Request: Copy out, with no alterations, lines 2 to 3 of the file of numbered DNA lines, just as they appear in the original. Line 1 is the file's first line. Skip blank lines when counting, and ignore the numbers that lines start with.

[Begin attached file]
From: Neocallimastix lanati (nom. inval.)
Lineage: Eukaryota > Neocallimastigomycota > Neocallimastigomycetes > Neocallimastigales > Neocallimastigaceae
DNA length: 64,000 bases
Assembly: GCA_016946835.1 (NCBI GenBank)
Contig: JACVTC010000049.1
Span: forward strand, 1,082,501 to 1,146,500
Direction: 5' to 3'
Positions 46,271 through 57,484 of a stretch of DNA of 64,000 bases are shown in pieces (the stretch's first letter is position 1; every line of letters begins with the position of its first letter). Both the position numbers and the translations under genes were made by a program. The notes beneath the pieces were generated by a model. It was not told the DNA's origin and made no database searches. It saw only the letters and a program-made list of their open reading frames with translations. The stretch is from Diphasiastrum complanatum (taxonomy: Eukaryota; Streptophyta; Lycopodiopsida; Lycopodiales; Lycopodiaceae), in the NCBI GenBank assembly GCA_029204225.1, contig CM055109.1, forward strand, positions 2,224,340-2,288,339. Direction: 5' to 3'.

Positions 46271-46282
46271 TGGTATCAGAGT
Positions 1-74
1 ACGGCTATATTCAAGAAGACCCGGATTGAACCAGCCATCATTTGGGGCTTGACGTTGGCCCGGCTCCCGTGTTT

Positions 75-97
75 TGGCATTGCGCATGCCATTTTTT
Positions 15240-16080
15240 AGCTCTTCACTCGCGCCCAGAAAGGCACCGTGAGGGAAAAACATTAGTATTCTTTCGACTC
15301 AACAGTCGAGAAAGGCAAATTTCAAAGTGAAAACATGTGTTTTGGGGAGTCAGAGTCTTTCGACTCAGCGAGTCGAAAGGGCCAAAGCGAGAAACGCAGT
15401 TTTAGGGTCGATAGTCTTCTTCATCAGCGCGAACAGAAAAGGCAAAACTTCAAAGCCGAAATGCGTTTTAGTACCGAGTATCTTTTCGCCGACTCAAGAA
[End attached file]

Lineage: Eukaryota > Neocallimastigomycota > Neocallimastigomycetes > Neocallimastigales > Neocallimastigaceae
DNA length: 64,000 bases